Linked by Thom Holwerda on Fri 15th Nov 2013 22:50 UTC
PDAs, Cellphones, Wireless

I bought a Droid 4 twenty-one months ago.

As a devout user of physical QWERTY keyboards, I'm pretty sure I'm screwed.

Great article by Sean Hollister on the demise of the QWERTY slider. In the article, Hollister speaks with Doug Kaufman, manager of handset strategy for Sprint, and his revelations are intriguing - it's not so much that people do not want hardware keyboards; it's that people want iconic, flagship phones - like the S4, like the 5S - with huge marketing pushes. Since nobody is pushing a flagship QWERTY slider... Nobody buys them. However, when you ask consumers what they want, physical keyboards are very, very popular.

And so, Kaufman admits: if there was an HTC One or Galaxy S4, a top-of-the-line phone, but with a keyboard - it would sell.

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RE[2]: dvorak
by andih on Sun 17th Nov 2013 01:51 UTC in reply to "RE: dvorak"
andih
Member since:
2010-03-27

AFAIK, there's only negligible documented effect of switching to Dvorak.


LOL? Sais who?!?
I use dvorak. And the difference is *huge*. Trust me, I used querty some years ago. Dvorak is a lot faster, feels better for fingers, and hands.

If you use just a couple of fingers, and don't type touch correctly, it will not have big effect..

as on most phones ;)

Reply Parent Score: 3

RE[3]: dvorak
by kwan_e on Sun 17th Nov 2013 03:19 in reply to "RE[2]: dvorak"
kwan_e Member since:
2007-02-18

"AFAIK, there's only negligible documented effect of switching to Dvorak.


LOL? Sais who?!?
I use dvorak. And the difference is *huge*. Trust me, I used querty some years ago. Dvorak is a lot faster, feels better for fingers, and hands.

If you use just a couple of fingers, and don't type touch correctly, it will not have big effect..

as on most phones ;)
"

There's a reason why scientific research uses at least double blind testing.

"Trust me because I think it feels better" is not a reliable argument. You are likely to have taken more effort to learn Dvorak touch typing and/or downplayed the effect of doing something new and different and/or overestimated your skill on QWERTY and/or <many other factors>.

For me, my performance on QWERTY improved simply by buying an IBM Model M based mechanical keyboard. And I had teachers of "computing classes" that actually thought touch typing was what computers were about, so I was made to get good at touch typing on QWERTY.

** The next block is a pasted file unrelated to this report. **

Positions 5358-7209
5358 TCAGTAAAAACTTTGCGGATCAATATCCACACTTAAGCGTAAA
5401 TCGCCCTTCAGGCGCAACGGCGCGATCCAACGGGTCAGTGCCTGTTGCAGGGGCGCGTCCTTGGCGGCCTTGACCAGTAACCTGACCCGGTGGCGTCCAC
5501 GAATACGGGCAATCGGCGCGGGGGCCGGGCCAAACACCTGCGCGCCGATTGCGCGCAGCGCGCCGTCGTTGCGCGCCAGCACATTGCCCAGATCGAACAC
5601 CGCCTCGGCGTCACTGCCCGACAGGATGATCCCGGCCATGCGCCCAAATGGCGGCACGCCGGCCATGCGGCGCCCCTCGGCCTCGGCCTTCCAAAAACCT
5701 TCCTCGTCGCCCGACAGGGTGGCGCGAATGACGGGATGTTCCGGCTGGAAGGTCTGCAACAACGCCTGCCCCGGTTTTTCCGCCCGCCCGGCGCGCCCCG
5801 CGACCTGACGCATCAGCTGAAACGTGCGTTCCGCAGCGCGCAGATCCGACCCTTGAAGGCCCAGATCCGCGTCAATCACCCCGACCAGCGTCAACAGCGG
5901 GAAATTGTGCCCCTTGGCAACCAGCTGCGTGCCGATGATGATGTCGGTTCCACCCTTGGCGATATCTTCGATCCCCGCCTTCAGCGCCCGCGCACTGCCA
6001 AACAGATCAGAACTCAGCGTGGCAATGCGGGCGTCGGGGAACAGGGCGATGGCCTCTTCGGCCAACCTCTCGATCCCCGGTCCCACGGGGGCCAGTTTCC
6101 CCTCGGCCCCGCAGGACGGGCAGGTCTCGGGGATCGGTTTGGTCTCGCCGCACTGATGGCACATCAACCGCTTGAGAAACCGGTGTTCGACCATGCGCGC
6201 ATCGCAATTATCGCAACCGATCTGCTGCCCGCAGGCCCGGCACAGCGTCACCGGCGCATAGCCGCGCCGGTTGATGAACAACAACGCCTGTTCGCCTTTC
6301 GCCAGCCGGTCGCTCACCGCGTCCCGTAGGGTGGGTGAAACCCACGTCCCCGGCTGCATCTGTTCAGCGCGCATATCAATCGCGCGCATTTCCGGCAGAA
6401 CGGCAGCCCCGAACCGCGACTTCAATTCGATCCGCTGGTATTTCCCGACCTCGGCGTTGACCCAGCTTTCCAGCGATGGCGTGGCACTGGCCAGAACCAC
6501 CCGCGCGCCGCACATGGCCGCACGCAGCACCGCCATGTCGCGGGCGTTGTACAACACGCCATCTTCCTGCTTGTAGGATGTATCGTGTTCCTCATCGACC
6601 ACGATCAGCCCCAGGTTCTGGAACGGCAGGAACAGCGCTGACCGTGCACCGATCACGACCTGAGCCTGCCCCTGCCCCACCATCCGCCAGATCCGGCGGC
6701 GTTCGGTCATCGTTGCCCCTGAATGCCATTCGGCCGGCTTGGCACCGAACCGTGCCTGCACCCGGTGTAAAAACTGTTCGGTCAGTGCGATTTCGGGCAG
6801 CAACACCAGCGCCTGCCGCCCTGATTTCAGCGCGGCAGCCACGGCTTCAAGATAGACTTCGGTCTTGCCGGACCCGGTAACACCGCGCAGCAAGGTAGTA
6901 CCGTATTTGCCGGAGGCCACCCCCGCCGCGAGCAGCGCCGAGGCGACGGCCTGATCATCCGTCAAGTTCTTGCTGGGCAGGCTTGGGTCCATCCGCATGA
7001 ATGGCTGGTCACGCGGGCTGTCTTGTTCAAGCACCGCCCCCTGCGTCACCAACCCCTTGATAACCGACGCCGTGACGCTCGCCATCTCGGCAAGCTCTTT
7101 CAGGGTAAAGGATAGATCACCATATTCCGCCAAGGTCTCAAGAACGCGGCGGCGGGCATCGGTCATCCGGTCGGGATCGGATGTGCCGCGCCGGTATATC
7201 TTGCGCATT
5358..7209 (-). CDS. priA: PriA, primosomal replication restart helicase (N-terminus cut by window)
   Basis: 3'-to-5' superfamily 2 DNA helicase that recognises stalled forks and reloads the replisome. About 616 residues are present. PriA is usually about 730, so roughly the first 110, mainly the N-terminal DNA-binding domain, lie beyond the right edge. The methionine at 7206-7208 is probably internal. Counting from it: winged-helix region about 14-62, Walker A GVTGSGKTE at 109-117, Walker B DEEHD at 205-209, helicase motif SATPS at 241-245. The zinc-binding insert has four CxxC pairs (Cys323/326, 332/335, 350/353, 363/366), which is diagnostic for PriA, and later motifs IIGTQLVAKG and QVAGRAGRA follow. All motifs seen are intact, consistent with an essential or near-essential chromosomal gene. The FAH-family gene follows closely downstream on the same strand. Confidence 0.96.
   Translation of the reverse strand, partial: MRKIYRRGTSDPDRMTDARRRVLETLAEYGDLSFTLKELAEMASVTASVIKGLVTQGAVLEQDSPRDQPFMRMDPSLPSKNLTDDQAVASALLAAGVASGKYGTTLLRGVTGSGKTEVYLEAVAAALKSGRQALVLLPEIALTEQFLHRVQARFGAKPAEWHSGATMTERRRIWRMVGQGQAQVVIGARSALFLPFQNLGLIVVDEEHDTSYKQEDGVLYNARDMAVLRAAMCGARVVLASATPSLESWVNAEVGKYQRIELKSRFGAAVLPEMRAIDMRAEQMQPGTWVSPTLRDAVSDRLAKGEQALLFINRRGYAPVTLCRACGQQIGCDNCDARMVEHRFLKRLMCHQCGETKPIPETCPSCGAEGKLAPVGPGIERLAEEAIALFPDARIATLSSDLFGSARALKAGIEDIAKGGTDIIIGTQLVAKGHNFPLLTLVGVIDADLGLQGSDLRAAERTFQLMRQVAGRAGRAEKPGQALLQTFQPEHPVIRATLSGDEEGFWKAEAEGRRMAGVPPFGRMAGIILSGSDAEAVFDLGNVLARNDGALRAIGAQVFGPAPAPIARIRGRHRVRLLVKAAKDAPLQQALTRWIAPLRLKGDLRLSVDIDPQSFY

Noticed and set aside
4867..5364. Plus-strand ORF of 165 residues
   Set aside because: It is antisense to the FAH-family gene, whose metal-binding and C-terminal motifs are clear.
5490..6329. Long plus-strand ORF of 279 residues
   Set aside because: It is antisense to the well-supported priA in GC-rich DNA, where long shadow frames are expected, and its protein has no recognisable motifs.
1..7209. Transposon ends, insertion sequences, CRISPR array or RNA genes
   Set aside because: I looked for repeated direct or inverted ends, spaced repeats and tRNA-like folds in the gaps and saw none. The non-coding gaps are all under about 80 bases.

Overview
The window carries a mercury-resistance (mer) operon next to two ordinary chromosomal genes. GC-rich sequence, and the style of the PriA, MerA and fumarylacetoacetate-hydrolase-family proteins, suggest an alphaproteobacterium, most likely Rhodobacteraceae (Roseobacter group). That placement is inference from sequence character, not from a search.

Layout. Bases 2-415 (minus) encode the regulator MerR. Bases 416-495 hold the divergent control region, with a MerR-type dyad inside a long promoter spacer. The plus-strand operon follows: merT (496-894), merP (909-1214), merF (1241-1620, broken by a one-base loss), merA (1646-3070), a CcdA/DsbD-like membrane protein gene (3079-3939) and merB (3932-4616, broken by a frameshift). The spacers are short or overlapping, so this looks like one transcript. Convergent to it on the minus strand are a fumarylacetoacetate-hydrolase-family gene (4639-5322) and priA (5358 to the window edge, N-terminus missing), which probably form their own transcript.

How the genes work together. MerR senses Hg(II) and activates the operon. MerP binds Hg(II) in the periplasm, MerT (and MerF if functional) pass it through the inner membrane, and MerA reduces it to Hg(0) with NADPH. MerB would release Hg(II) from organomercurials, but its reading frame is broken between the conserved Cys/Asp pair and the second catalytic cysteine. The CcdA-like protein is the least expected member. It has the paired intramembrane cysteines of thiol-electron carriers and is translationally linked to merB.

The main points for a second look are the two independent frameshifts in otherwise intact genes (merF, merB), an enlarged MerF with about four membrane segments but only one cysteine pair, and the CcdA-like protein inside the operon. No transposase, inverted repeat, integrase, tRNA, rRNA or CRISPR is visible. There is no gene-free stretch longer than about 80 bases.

Reply Parent Score: 4

RE[4]: dvorak
by marianne on Tue 19th Nov 2013 11:30 in reply to "RE[3]: dvorak"
marianne Member since:
2013-11-19

Obviously anecdotal "evidence" isn't evidence at all... though I will say that personally, when I switched to Dvorak the thing I really noticed was the comfort of it. I don't think my typing speed has increased much, if at all, but I used to get really bad pain in my hands and wrists if I spent too long typing and after switching I don't get that anymore, which is why I won't switch back. Again, totally anecdotal and not empirical, maybe whatever was causing my hand pain coincidentally disappeared just as I switched, or maybe being forced to spend a few weeks typing at a lower speed as I relearnt the layout gave my hands enough of a rest to solve the issue (although years later my hands are still fine), but I do think there's good reason for studies to be done which are centred around Dvorak's possible benefits in terms of lessening or preventing RSI type issues (rather than focusing on possible typing speed improvements).

Reply Parent Score: 1

RE[3]: dvorak
by No it isnt on Sun 17th Nov 2013 12:33 in reply to "RE[2]: dvorak"
No it isnt Member since:
2005-11-14

Like I said, the documented effect is negligible. So no, I won't trust you. Fans will be fans, research will be research. And the research says no.

Reply Parent Score: 4

RE[4]: dvorak
by mightshade on Sun 17th Nov 2013 20:12 in reply to "RE[3]: dvorak"
mightshade Member since:
2008-11-20

And the research says no.

Which study is that?

Reply Parent Score: 1